First appeared on alt.cardiff on Tuesday 11 October 2011.
Siop y Bobl beat Blasus (Delicious) and Broccoli to name the shop based on the London People’s Supermarket featured in a Channel 4 documentary.
Deri Reed, the Ethical Chef, was inspired by the volunteer run supermarket and wanted to try it in Cardiff. The project now has support from the Wales Co-operative Centre and over 300 people interested.
“There’s no doubt that the current food system needs improving,” saysGwion Thorpe, project leader. “Despite the growth of farmers’ markets, box schemes and community food enterprises in Cardiff, the big multiples continue to dominate.”
He says Siop y Bobl will give people more choice; “Ultimately it’s a People’s Supermarket to meet the needs of its members and the local community.”
Organisers are looking for more people to get involved. Get in touch on Facebook and Twitter.
First published in the June 2010 issue of Buzz Magazine
“Dark, foreboding and full of menace” is how Jay Thomas describes Neath Ales Black, his favourite of the ales his one man brewery business produces. 34 year old Jay operates out of a secret Neath location and set up the business after being made redundant from his job as a sociology lecturer. The brewery is the first in the area since the Vale of Neath Brewery closed in 1972.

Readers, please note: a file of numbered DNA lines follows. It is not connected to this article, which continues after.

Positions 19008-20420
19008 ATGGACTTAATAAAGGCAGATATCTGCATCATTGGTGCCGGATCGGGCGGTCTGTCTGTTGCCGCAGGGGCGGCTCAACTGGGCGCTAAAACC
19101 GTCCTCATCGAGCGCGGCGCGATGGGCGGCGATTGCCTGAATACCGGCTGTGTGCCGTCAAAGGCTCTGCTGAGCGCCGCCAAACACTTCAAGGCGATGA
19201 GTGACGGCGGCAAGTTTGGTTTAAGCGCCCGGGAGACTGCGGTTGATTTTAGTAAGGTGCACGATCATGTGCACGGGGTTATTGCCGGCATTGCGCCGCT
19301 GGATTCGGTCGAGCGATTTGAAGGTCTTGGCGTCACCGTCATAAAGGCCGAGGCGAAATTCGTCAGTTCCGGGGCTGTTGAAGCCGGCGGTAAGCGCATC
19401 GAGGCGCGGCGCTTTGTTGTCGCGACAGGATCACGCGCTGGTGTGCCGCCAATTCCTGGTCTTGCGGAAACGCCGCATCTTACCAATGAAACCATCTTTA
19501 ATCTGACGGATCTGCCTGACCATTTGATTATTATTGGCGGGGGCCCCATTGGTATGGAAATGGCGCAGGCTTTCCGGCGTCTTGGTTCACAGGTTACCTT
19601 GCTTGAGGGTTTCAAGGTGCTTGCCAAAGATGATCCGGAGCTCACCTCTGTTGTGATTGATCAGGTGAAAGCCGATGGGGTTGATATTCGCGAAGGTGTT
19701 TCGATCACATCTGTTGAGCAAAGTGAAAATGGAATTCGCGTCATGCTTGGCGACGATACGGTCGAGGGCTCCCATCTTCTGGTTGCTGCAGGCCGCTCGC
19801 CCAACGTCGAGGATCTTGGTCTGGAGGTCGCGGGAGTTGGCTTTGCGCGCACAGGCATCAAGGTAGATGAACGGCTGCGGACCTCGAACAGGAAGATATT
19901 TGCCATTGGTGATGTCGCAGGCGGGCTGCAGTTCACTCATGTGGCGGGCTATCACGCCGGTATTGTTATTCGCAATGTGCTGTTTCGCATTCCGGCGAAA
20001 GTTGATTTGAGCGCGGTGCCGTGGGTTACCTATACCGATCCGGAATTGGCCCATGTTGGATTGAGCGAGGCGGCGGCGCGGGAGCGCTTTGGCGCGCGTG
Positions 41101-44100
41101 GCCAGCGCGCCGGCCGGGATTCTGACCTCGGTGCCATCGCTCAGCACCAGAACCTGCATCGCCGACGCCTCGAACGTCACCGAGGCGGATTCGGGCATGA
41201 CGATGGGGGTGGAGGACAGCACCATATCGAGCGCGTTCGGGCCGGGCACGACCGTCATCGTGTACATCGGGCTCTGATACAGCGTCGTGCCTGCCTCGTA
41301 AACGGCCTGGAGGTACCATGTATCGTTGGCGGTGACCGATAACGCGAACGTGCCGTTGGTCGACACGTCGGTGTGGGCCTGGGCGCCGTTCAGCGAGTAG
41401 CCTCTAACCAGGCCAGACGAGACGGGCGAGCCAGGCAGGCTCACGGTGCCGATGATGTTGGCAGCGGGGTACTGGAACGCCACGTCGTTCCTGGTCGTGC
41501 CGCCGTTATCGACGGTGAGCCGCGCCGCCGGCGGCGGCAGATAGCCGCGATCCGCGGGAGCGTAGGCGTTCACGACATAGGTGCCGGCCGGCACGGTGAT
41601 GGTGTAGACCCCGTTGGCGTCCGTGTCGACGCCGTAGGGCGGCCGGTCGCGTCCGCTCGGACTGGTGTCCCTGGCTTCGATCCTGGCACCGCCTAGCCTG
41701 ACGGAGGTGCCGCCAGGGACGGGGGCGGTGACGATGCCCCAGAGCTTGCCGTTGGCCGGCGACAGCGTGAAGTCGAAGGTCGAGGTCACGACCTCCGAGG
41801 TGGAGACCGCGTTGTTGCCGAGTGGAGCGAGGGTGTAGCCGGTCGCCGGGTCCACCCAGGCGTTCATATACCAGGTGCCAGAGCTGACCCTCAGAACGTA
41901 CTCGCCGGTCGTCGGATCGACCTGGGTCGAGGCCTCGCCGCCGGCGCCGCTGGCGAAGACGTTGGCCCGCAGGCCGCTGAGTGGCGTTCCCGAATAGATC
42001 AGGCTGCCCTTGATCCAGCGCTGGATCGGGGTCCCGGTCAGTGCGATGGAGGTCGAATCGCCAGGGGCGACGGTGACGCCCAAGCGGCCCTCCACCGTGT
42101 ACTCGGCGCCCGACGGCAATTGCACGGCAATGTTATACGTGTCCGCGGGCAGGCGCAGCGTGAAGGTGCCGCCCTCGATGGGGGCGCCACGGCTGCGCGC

Jay runs the business on his own managing everything from marketing the brand, brewing the beer and bottling up the product, but he says other members of the family still manage to get involved. “My poor retired father can’t keep away and I only have to pay my four and two year olds a couple of jelly beans to clean for me. Don’t tell social services!”
Like many students looking to save a few bob and try some experimentation, Jay started brewing beer while at university as he was fed up with mass marketed, bland lagers and fancied trying something different – and a little stronger.
Premium bottled beers have increased in popularity over the last few years with drinks companies seeing increased profits in this area of the market. Jay puts this down to people becoming savvier about big businesses telling them what to consume. “You wouldn’t go into a restaurant and ask for the most insipid, lowest quality thing on the menu, so why do that when you go to a bar?” he says.
Neath Ales are made lovingly with no additives and are all vegan friendly. Just Welsh water, malted barley, whole hops and yeast are included. The beers are matured for many weeks until they have reached Jay’s high standard and can be found in many shops in Neath, Swansea and the surrounding areas.
Although running a business single-handedly is a challenge, Jay says he is in it for the long haul. “It is an awesome vocation and one into which the true heroes will venture. As for taking on big big biz with their hundreds of millions of pounds advertisings might, bring it on.”